Sigma2 Ursae Majoris

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Sigma2 Ursae Majoris
Sigma2 Ursae Majoris is located in 100x100
Sigma2 Ursae Majoris
Location of σ2 Ursae Majoris (circled)
Observation data
Epoch J2000      Equinox J2000
Constellation Ursa Major
σ2 UMa A
Right ascension 09h 10m 23.538s[1]
Declination +67° 08′ 02.44″[1]
Apparent magnitude (V) +4.813[1]
σ2 UMa B
Right ascension 09h 10m 23.508s[1]
Declination +67° 08′ 06.58″[1]
Apparent magnitude (V) +10.26[1]
Spectral type F6IV-V / K2V[2]
U−B color index +0.01[3]
B−V color index +0.48[3]
Variable type Suspected[4]
σ2 UMa A
Radial velocity (Rv)−2.92 ± 0.12[5] km/s
Proper motion (μ) RA: 7.1[1] mas/yr
Dec.: −95.1[1] mas/yr
Parallax (π)49.07 ± 0.37[6] mas
Distance66.5 ± 0.5 ly
(20.4 ± 0.2 pc)
Absolute bolometric
σ2 UMa B
Proper motion (μ) RA: 4.1[1] mas/yr
Dec.: −30.0[1] mas/yr
Absolute magnitude (MV)7.16[7]
Period (P)970 ± 118 yr
Semi-major axis (a)5.80 ± 0.14″
Eccentricity (e)0.801 ± 0.017
Inclination (i)145.4 ± 1.5°
Longitude of the node (Ω)102.1 ± 1.9°
Periastron epoch (T)B 1917.39 ± 0.12
Argument of periastron (ω)
332.4 ± 1.9°
σ2 UMa A
Mass1.31 M
Radius1.75 ± 0.07 R
Surface gravity (log g)4.00 ± 0.10 cgs
Temperature6276 ± 80 K
Metallicity [Fe/H]−0.03 ± 0.07 dex
Rotational velocity (v sin i)4.1 ± 0.8 km/s
σ2 UMa B
Mass~0.73 M
Temperature~4600 K
Other designations
BD+67° 577, Gl 335, HD 78154, HIP 45038, HR 3616, SAO 14788[4]
σ2 UMa A: TYC 4141-1496-1
σ2 UMa B: TYC 4141-1496-2
Database references

Sigma2 Ursae Majoris (σ2 Ursae Majoris, σ2 UMa) is a binary star in the constellation of Ursa Major. Parallax measurements made by the Hipparcos spacecraft put it at a distance of about 66.5 light years (20.4 parsecs) from Earth, making this a fairly nearby system. The primary component has an apparent magnitude of about 4.8,[1] meaning it can be seen with the naked eye (see Bortle scale).

This is a visual binary, meaning that the two components can be resolved, and the orbit is derived from the positions of the two stars. The primary component Sigma2 Ursae Majoris A, is a white-colored F-type subgiant. Its radius is about 1.75 times that of the Sun, and it is 31% more massive.[7] The companion is an orange K-type main-sequence star that is much fainter. The two stars are separated about 4 arcseconds away, and because of their slow orbital motion the orbit is poorly known: estimates of the orbital period range from 970 years[8] to over 1,500 years.[9] There is a third component, designated Sigma2 Ursae Majoris C. Located 205 arcseconds from the primary, it is thought to be a line-of-sight coincidence, and is not related to the system.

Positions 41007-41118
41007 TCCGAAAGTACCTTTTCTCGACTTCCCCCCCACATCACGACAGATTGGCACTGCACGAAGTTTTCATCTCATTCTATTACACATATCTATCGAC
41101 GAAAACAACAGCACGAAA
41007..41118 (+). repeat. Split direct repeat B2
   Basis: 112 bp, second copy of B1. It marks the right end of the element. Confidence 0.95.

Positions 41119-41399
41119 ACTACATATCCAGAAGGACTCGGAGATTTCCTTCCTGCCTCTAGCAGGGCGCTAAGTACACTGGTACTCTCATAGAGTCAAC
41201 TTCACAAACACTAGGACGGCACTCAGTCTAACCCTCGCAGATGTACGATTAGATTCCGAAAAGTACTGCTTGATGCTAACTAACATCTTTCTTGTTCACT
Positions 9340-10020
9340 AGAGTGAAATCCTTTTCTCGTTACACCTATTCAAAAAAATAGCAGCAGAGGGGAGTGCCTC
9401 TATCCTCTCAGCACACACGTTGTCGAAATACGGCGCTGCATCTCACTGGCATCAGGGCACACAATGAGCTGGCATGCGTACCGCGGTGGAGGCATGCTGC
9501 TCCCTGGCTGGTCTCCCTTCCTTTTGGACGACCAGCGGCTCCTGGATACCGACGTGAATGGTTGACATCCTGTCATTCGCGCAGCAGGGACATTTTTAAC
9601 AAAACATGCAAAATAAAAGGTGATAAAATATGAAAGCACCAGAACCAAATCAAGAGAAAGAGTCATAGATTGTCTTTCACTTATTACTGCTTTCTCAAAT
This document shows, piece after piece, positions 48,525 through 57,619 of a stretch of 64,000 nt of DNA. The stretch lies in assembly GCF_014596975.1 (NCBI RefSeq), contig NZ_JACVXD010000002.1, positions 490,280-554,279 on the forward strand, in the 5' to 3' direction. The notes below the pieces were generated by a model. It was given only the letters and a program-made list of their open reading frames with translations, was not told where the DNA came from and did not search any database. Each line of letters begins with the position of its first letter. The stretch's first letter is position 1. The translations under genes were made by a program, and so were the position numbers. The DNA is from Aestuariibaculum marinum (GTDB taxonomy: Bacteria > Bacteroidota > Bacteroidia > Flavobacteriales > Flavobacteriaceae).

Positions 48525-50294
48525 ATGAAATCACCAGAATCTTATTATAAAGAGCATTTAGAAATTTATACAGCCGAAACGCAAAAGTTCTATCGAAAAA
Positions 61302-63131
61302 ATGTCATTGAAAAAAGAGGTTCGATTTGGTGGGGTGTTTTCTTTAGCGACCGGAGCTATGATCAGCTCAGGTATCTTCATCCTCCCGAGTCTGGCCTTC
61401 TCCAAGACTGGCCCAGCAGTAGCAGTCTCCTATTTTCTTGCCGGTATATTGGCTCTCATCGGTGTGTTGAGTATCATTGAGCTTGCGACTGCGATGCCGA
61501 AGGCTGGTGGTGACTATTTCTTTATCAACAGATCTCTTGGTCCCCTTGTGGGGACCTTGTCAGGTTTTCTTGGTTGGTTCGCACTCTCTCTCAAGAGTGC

In Chinese, 三師 (Sān Shī), meaning Three Top Instructors, refers to an asterism consisting of σ2 Ursae Majoris and ρ Ursae Majoris. Consequently, σ2 Ursae Majoris itself is known as 三師三 (Sān Shī sān, English: the Third Star of Three Top Instructors.).[10]


  1. ^ a b c d e f g h i j k Høg, E.; et al. (2000). "The Tycho-2 catalogue of the 2.5 million brightest stars". Astronomy and Astrophysics. 355: L27–L30. Bibcode:2000A&A...355L..27H.
  2. ^ Edwards, T. W. (1976). "MK classification for visual binary components". Astronomical Journal. 81: 245–249. Bibcode:1976AJ.....81..245E. doi:10.1086/111879.
  3. ^ a b Mermilliod, J.-C. (1986). "Compilation of Eggen's UBV data, transformed to UBV (unpublished)". Bibcode:1986EgUBV........0M.
  4. ^ a b "* sig02 UMa". SIMBAD. Centre de données astronomiques de Strasbourg. Retrieved 27 March 2017.
  5. ^ de Medeiros, J. R.; Mayor, M. (1999). "A catalog of rotational and radial velocities for evolved stars". Astronomy and Astrophysics Supplement. 139: 433–460. arXiv:astro-ph/0608248. Bibcode:1999A&AS..139..433D. doi:10.1051/aas:1999401.
  6. ^ van Leeuwen, F.; et al. (2007). "Validation of the new Hipparcos reduction". Astronomy and Astrophysics. 474 (2): 653–664. arXiv:0708.1752. Bibcode:2007A&A...474..653V. doi:10.1051/0004-6361:20078357.
  7. ^ a b c d Fuhrmann, Klaus (2008). "Nearby stars of the Galactic disc and halo - IV". Monthly Notices of the Royal Astronomical Society. 384 (1): 173–224. Bibcode:2008MNRAS.384..173F. doi:10.1111/j.1365-2966.2007.12671.x.
  8. ^ a b "Sixth Catalog of Orbits of Visual Binary Stars". United States Naval Observatory.
  9. ^ Shklovskii, I. S.; Wenzel, W. (1980). "Book-Review - Stars Their Birth Life and Death". Astronomische Nachrichten. 301: 99. Bibcode:1980AN....301...99S. doi:10.1002/asna.2103010207.
  10. ^ (in Chinese) AEEA (Activities of Exhibition and Education in Astronomy) 天文教育資訊網 2006 年 6 月 16 日